How to crack AWA section of GRE
Though AWA is often viewed by students as the much-dreaded section of GRE, it is not rocket science. This section is specifically designed to measure one’s critical thinking abilities and analytical writing skills to effectively convey complex viewpoints in a consistent line of thought. This section is in no way a test of one’s knowledge and therefore does not need one to have detailed knowledge of the content in question. It does however require you to push your frontiers and put the best foot forward.
Let’s ponder over the points that will help you crack AWA section with ease:
1. Timing: Being judicious with time is the key to success in GRE. In a span of 30 minutes you are required to take a stand, zero in on your responses and pen an essay that is not only an interesting read but also in line with the issue or argument in question. While the GRE essay evaluators may overlook minor grammatical slip-ups, any grave error will go against you.
2. Grammatically correct: One of the grave misconceptions that prevails amongst GRE aspirants is that one can impress evaluators by exhibiting a long list of high-sounding words in one’s essay. You need to get over this false notion as you are not really expected to write a literary classic in thirty minutes. All you are required to do is to be able to effectively express your point of view in a coherent and convincing way while being grammatically correct.
3. Impressive start: Try and write an interesting introduction that not only engages the reader but also effectively introduces your idea and gives a glimpse of how your essay will unfold in the subsequent paras.
4. Quality matters not the length: It is again a fallacy that a long essay will help you score better. More important than length is the logic in your train of thoughts, your expression, and articulateness. A clean, clear and crisp essay is any day better than an interminably lengthy and digressive one.
5. Understand the format and requirements:
A. Issue Essays:
• Remember since there is no right response to Issue Essay as it gives you a platform to freely and convincingly express your opinion. The essay question is designed in a way that it leaves scope for the student to freely take a positive, negative or a neutral stand.
• Before you start penning down your essay, it is important that you understand the question, take time to form an opinion and then articulate your point of view by using real world examples.
• Time management is of utmost importance and you just can’t afford to waste the first five minutes thinking about which stand you want to go ahead with.
• Do not freak out thinking whether the evaluator will agree or disagree with your opinion. You are not judged on the stand you take but how convincingly you can justify it.
• The challenge is to be able to cogently hold on to your point of view by putting forward persuasive viewpoints supported by appropriate examples.
• Your essays have to display that you completely understand the intricacies of the issue at hand.
• Try and avoid being humorous or sarcastic in your essays.
• Whenever you qoute someone please make sure you give credit to the author.
• This has to be followed by unequivocal presentation of your position backed by suitable examples. The arguments have to be presented in a structured and logical manner as to sound persuasive and coherent.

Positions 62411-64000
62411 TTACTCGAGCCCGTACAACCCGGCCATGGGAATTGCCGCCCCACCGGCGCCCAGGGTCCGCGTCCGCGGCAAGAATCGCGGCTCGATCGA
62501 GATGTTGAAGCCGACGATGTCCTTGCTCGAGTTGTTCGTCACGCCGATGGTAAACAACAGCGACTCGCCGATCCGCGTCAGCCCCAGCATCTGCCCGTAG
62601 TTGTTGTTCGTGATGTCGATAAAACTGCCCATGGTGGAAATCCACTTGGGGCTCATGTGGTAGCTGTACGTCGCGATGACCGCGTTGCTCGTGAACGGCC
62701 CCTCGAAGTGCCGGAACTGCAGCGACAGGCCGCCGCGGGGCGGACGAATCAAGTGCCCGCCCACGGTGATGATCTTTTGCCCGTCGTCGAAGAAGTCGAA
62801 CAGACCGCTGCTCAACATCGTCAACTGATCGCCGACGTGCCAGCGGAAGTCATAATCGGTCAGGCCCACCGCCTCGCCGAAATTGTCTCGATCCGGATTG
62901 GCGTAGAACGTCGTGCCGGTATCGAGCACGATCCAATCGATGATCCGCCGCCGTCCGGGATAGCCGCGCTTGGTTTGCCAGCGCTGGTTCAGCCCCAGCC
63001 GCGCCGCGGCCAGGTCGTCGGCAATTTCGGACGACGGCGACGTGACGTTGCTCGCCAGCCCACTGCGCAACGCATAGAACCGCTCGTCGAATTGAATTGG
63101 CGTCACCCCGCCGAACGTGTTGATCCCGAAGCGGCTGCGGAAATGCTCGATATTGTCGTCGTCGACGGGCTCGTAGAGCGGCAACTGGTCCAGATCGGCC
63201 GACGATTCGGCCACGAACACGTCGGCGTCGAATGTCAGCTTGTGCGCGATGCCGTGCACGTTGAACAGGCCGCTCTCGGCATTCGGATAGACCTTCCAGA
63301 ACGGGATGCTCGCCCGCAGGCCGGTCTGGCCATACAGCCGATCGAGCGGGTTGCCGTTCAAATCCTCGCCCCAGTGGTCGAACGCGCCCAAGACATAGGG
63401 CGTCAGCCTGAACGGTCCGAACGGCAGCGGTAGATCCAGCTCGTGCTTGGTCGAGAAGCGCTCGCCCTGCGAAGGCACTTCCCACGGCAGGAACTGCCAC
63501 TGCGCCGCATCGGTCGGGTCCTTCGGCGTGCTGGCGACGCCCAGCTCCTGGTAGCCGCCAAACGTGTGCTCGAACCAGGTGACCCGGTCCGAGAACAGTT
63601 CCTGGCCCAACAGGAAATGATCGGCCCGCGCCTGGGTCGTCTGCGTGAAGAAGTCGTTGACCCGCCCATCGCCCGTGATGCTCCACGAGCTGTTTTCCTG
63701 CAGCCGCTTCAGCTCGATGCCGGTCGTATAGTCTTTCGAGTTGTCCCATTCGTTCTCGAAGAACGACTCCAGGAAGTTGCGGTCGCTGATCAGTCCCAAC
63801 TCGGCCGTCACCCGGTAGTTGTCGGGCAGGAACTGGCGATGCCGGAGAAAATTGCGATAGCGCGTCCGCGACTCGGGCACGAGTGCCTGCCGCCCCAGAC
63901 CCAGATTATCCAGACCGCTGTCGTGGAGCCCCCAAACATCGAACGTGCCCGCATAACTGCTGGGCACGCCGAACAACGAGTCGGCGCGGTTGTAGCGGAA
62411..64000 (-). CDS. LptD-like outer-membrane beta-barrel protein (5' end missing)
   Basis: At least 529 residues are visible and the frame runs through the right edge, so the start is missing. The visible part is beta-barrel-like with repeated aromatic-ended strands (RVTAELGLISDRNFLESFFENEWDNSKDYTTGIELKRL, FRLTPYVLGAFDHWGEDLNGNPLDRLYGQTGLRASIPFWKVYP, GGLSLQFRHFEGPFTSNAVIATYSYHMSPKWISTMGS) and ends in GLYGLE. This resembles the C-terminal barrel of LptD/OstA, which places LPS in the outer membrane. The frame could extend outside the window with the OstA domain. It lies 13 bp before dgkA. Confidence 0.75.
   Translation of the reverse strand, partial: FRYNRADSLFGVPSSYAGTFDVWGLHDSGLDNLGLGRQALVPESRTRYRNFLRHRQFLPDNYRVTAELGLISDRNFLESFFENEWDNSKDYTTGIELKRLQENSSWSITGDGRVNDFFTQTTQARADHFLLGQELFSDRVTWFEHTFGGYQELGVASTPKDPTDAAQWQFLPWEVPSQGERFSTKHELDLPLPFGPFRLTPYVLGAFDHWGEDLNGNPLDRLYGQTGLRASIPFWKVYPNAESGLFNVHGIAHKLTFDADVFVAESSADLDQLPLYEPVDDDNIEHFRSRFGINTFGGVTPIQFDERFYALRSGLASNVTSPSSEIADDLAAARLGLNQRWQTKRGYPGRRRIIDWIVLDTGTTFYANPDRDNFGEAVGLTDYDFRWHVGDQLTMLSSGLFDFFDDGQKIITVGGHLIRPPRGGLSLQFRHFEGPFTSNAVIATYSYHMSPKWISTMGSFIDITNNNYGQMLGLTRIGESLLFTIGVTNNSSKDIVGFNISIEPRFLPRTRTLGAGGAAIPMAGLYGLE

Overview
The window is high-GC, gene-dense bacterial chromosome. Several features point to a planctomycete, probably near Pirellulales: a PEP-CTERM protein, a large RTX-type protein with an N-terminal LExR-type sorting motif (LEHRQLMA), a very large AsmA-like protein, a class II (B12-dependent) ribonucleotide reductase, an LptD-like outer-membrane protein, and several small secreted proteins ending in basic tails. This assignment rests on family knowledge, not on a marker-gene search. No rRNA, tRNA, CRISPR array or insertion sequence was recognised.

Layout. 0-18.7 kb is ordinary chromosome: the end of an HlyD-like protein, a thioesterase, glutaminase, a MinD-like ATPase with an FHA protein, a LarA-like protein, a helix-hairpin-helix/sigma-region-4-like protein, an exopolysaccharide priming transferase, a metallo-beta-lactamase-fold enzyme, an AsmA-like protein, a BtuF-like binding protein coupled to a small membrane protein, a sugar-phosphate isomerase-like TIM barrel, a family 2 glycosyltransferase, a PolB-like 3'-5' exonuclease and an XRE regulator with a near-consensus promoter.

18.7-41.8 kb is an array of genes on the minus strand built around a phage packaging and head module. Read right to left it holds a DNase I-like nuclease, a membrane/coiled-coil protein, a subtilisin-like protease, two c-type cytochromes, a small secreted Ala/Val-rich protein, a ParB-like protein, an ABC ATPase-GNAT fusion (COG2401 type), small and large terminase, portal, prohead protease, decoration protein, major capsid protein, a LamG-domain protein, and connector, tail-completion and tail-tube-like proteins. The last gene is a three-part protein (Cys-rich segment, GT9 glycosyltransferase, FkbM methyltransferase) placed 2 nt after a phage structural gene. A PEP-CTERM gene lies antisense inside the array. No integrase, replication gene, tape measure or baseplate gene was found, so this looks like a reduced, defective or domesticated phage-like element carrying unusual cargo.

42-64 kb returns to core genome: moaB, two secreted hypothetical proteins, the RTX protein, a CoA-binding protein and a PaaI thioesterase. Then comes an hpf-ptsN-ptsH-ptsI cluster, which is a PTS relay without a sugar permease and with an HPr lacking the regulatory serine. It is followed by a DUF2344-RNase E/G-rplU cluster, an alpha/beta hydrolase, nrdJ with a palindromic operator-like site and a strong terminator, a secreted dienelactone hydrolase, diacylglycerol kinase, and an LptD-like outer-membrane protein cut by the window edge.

• Try and capture the essence of the essay in two three lines and make sure your essay has a smooth ending. Set aside sometime to revise your essay.
• While writing an Issue Essay, please make sure that you consider the issue from other perspectives as well to ensure that your essay does not look biased and prejudiced.
• While taking a stance when writing an Issue Essay, refrain from sharing your strong personal beliefs as it may make you sound like an extremist. You must come across as an individual who has an opinion but at the same time is open to other’s ideas as well.
• Try and include global examples in your essay which everyone can relate to rather than quoting something from regional or obscure sources.
B. Argument Essay:
• The Argument Essay of AWA tests your analytical abilities and requires you to find fault with a seemingly persuasive argument.
• The test makers have deliberately kept some loopholes so as to test your ability to find logical faults in the arguments.
• The task necessitates you to carefully evaluate evidences and suppositions and then make a judgment.
• There will always be grave flaws in the Argument Essay which will be clearly evident if you read the essay carefully. These flaws include faulty cause and effect relationship, lack of evidence, unqualified authority, generalizations, inadequacies of surveys, shortcomings in statistics, incorrect analogies and untrue assumptions.
• Your critical reasoning abilities and analytical mindset is put to test. Therefore make sure your arguments are persuasive and are well articulated.
• Try to come across as an active discerning reader but not as an argumentative reader. You are required to dissect accuracy and soundness of the content that already exists in the essay. Generating an argument of your own will deviate you from the topic.
While it is essential to keep all the above mentioned points in mind, it is also important to familiarize yourself with the AWA scoring criteria set by ETS. This requires you to go through sample scored essays on ETS and practice extensively till the time you reach to the required level of accuracy and timing.